assert that one sould not love bodies but soul; and even more so
when these are caught doing the very opposite of what they
Nevertheless, true lovers are said to look mainly into each
other's eyes, giving less attention to the rest of the body; for
they feel that it is in the eyes that the charm of Love is best
perceived, as if they were the generals of the god:
"... a kind of lightning-flash that
Pelops has in his eyes; with it he is warmed himself, but
scorches me with the flame ..." [Hippodamia 1 on her
husband. Athenaeus, Deipnosophistae
Similarly, it is told that not Selene
(Sleep) was in love with Endymion,
and that the god put him to rest with lids wide open, so that he
could gaze upon Endymion's
This is why praises of countenance, of curls, or even of voice,
have been regarded as inferior to those addressed to the eyes, which
bear the light of love.
Love for Sale
There are also those who, resembling the lovers of bodies,
involve themselves in acts of love with a view to gaining money,
position, office, or Fame. They
performi a vulgar charade or farce, leading to shame, reproach, and
even scandal; for they will renounce Love when the money is gone, or
the position lost. But the same gestures performed by true lovers
for the sake of Love himself never lead to such disgraces, and such
lovers never have to regret their conduct.
And here again: while the merchants of Love have to act secretly
as if they were thieves, the others find the general approval when
showing their affection openly, for there is never shame in true
Love has been believed to be identical with the combining force
pervading the universe, which causes the attraction of all creatures
to a great variety of things, and works in everything existing. For
example, he who is a physician is seen as concerning himself with
the love-matters of the body in regard to its functions. He
distinguishes (as in the case of Love between humans) in the
functions of the body nobler and baser loves. Therefore he is
considered a good physician, who is able to produce love where it
ought to flourish and remove it from where it should not be. And
fostering love among the most contrary qualities inside the body,
such as cold and heat, bitter and sweet, and dry and moist, was the
skill which Asclepius
developed to such a high pitch.
Similarly, bringing that kind of consonance and agreement among
the sounds grave and acute creates the harmony of music, just like
the fast and the slow, appropriately combined, produce its rhythm.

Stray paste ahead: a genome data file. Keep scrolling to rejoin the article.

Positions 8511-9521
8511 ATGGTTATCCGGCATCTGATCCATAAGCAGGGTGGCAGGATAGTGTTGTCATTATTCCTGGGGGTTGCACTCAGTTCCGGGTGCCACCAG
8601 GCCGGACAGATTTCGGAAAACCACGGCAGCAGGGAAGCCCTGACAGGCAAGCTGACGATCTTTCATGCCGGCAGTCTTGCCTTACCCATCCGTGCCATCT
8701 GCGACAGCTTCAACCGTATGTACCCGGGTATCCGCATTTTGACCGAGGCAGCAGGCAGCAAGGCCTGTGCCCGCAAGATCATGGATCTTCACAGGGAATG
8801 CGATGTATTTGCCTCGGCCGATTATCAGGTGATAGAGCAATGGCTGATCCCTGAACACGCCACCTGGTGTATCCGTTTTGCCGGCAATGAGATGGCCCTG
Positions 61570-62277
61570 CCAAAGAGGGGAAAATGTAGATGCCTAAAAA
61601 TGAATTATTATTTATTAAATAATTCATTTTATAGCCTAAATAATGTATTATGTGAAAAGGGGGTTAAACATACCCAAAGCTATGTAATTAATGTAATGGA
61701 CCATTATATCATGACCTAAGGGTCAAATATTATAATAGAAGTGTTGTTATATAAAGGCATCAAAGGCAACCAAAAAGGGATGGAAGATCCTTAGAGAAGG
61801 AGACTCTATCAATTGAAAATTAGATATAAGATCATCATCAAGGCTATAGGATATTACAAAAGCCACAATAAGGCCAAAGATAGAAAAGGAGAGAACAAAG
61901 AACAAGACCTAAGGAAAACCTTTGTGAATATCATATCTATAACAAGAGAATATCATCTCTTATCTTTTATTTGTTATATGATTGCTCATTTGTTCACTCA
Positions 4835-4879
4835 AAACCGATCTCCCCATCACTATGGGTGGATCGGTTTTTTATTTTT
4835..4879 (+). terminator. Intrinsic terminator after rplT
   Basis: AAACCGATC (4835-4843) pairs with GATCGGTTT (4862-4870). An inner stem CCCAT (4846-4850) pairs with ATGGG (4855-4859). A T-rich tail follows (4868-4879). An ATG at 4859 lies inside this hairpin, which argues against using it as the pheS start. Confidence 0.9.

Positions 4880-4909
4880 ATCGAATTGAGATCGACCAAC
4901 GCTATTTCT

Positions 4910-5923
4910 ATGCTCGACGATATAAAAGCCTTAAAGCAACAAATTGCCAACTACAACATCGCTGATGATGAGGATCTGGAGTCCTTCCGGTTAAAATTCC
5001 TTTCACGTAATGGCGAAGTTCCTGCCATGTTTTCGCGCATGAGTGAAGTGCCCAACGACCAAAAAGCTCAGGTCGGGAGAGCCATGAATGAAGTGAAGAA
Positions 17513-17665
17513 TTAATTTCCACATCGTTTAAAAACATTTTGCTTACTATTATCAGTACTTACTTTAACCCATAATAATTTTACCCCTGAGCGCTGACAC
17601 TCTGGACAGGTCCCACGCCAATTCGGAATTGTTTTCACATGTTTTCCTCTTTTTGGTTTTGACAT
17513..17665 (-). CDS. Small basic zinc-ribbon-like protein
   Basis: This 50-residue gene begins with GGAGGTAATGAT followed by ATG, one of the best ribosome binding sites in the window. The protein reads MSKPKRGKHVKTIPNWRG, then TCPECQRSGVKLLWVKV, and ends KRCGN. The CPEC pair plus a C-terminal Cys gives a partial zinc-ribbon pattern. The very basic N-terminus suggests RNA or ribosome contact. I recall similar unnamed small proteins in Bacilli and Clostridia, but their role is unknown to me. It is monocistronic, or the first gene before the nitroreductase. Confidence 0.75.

All these agreements, in both medicine and music, are the works of
Love, who introduces mutual affection in opposites. Accordingly, the
musician is said to be concerned with the love-matters of harmony
And the same principle has been applied to the seasons of the
year, in which Love introduces harmony or disharmony by bringing
together, in an orderly or disorderly way, such qualities as heat
and cold, and drought and moisture, thus bestowing fertility and
health on animals and men, or through disturbances in the
love-connexions, causing pestilence and disease.
Love brings Pleasure & Happiness
In this way, and through what is just, temperate and have good
purposes, Love, who is the only power capable of bringing happiness
to the world, exerts his wide influence, providing peace and
friendship among men and women, and agreement between mankind and
the gods. And yet, it has been remarked, mortals fail to perceive
the power of Love. For, some have asked, where are the many temples
in honour of this sweet god, the most friendly to mankind?
Only following the leadership of Love, some believe, may mankind
escape harm and attain happiness; and they who oppose him incur the
hate of Heaven. For Love is the god who brings fulfilment, healing
men and women, temperating pleasures and desires, and greatly
blessing all who revere him for his own sake, since there is no
greater pleasure than that which is found in Love himself.
Of the abode of Love this has been said: that Love, possessing a
natural delicacy, has not a hard habitation but a soft one, and that
he does not go upon earth, which is hard, but of all places he chose